Course documents and assignments will be posted on MyGateway, but the main course page will be located at www.umsl.edu/~gradyf/4270sp11SYLL.htm, which can also be reached through my home page (www.umsl.edu/~gradyf).



Kempe, M.  The Book of Margery Kempe. Trans. Lynne Staley. Norton Critical Edition. W.W. Norton, 2001. 

Langland, W. Piers Plowman. Trans. E. Talbot Donaldson. W.W. Norton, 1990. 

Malory, Sir Thomas.  Le Morte D'Arthur. Ed. Janet Cowen. 2 vols. Penguin, 1986.

Mandeville, Sir John.  The Travels of Sir John Mandeville. Trans. C.W.R.D. Moseley.  Penguin,1983.  

Sir Gawain and the Green Knight, Patience, Pearl.  Trans. Marie Borroff.  W.W. Norton, 2001.


Some useful readings will also be placed on reserve in the library.


Tentative SYLLABUS:

W JAN 19  Introduction; thinking about the middle ages



M JAN 24  The Travels of Sir John Mandeville: Manuscripts; Pilgrimage (and a modern instance) (chs. 1-14, pp. 43-104)

W JAN 26 Mandeville’s Travels: Here Be Monsters (chs. 15-26, pp. 104-60)



M JAN 31   Mandeville’s Travels: Geotheologicopolitics (chs. 27-34, pp. 160-90)

W FEB 2  Snowpocalypse—no class




M FEB 7   Sir Gawain and the Green Knight: “in their first age…still”

W FEB 9  SGGK, cont.; Malory, Le Morte D’Arthur: Foundations (Preface, Book 1 [chs. 1-7, I. 3-20] & Book 3 [chs. 1-8, I. 92-104])



M FEB 14  Malory: The Tale of Gareth (Book 7 [I. 231-302])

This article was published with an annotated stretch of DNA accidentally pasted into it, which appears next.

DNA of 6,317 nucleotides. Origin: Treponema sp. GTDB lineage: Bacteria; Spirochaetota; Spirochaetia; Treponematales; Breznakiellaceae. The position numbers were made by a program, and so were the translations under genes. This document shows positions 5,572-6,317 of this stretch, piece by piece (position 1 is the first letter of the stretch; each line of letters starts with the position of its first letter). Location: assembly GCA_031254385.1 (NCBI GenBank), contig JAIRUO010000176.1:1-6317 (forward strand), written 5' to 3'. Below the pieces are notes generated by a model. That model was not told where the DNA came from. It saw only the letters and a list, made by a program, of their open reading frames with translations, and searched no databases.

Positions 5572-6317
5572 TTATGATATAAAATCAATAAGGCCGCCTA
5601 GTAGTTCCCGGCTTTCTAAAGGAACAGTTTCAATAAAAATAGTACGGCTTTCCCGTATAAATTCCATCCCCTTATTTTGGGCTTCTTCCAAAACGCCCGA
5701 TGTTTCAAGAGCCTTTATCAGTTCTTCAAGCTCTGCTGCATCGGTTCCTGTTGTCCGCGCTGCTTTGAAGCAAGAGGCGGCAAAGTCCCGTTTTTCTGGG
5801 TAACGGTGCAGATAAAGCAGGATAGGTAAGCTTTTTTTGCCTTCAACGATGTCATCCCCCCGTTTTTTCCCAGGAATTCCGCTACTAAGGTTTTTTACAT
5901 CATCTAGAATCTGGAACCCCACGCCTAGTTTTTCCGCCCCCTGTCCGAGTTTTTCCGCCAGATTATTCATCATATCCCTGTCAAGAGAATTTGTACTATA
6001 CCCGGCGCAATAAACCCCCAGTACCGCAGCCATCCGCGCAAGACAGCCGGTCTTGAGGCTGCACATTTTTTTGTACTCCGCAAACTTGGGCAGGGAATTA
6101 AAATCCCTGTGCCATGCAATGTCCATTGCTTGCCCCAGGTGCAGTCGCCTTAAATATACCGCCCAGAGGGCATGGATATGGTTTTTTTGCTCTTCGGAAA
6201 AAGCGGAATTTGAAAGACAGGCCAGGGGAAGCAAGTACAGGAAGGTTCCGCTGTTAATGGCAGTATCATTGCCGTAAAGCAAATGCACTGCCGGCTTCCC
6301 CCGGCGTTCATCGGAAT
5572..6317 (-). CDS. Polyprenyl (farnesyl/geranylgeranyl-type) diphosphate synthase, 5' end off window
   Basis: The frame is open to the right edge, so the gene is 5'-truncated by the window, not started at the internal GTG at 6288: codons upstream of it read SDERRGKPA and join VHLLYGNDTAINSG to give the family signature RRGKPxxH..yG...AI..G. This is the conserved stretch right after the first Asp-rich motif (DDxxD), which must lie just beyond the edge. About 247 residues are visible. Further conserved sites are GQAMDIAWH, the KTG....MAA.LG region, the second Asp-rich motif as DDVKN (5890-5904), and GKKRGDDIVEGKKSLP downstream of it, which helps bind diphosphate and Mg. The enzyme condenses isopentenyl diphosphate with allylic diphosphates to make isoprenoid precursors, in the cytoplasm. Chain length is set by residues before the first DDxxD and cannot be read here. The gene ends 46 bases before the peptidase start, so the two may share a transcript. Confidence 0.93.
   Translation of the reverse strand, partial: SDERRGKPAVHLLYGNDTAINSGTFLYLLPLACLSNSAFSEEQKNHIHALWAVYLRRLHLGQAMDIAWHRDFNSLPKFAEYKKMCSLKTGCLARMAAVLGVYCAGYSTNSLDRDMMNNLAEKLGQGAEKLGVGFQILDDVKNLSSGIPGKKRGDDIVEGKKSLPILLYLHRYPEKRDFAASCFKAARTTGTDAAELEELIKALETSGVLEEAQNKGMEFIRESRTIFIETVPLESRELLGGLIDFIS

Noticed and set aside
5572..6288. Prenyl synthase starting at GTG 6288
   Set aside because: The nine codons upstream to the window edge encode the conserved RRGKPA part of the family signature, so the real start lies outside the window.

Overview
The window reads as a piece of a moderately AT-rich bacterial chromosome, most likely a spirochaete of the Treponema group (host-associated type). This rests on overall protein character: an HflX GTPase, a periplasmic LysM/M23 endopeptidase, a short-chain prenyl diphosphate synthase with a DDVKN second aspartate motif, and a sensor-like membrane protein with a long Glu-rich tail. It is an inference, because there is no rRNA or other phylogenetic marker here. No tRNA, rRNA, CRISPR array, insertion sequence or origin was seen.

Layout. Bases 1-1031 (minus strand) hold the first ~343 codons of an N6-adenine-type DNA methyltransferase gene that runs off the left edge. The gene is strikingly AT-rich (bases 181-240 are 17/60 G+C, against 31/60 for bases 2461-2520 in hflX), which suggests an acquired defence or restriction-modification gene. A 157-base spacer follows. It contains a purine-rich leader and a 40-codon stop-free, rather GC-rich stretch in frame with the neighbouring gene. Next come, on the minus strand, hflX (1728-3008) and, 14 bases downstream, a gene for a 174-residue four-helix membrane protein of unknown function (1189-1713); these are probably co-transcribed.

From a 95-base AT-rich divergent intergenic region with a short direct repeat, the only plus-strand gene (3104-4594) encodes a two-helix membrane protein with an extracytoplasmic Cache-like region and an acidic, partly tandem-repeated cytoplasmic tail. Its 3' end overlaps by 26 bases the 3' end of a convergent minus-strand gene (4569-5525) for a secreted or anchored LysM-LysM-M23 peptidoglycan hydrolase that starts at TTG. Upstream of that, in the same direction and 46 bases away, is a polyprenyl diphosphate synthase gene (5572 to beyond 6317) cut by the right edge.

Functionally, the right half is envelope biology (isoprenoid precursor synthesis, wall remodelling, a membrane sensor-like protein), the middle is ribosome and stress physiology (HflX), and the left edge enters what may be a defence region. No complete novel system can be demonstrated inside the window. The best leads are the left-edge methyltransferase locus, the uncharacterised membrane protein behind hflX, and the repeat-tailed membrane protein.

W FEB 16  Malory: The Grail Quest I (Books 13-15 [II. 238-300]

            TH  FEB 18  First essay due date



M FEB 21  No Class

W FEB 23  Malory: The Grail Quest II (Books 16 & 17 [II. 301-72])



M FEB 28 Malory: Lancelot and Guenevere--Lusty Deeds (Book 18 & 19 [II.373-455])

W MAR 2  Malory: Lancelot and Guenevere--Tears



M MAR 7 Malory: The Beginning of the End (Book 20 [II.456-504])

                                         England in the 15th Century

W MAR 9  Malory: Everybody Dies, Maybe (Book 21 [II. 505-532])




W MAR 16  Pearl: Flawless



M MAR 21 Piers Plowman: “Son, are you asleep?” ( Prologue and Passus 1, pp. 3-25)

W MAR 23  Piers Plowman: Money Makes the World Go ‘Round (Passus 2-4, pp. 25-63)

            TH MAR 24 Second essay due date



M MAR 28  Spring

W MAR 30      Break



M APR 4  Piers Plowman: The Seven Deadly Sins (Passus 5 & 6,  pp. 63-111)

W APR 6  Piers Plowman: The Tearing of the Pardon (Passus 7-9, pp. 113-39)



M APR 11  Piers Plowman: The Inner Journey (Passus 10 & 18, pp. 141-163, 303-323)

W APR 13  Macaulay, Cathedral (58m; MyGateway)—no campus meeting



M APR 18 No Class

W APR 20 Piers Plowman: Antichrist (Passus 19-20, pp. 323-363)

            TH APR 21 Third essay due date



M APR 25  The Book of Margery Kempe: “A man most seemly, most beautiful” (Prologue and chs. 1-25, pp. 3-44)

            NEW Third essay due date

W APR 27  The Book of Margery Kempe: The Gift of Tears (chs. 26-43, pp. 44-76)



M MAY 2  The Book of Margery Kempe: Heresy  (chs. 44-55 [pp.76-101], 58-59 [105-08], 61-63 [109-115], 75-81 [130-44]); Lollardy materials on MyGateway

W MAY 4  Saint Erkenwald: recuperating the past (MyGateway)

                                Fourth Essay due date



W MAY 11  Final Exam  7:45-9:45AM


Students with disabilities who believe that they may need accommodations in this class are encouraged to contact the Disability Access Services Office in 144 Millennium Student Center at 516-6554 as soon as possible to ensure that such accommodations are arranged in a timely fashion.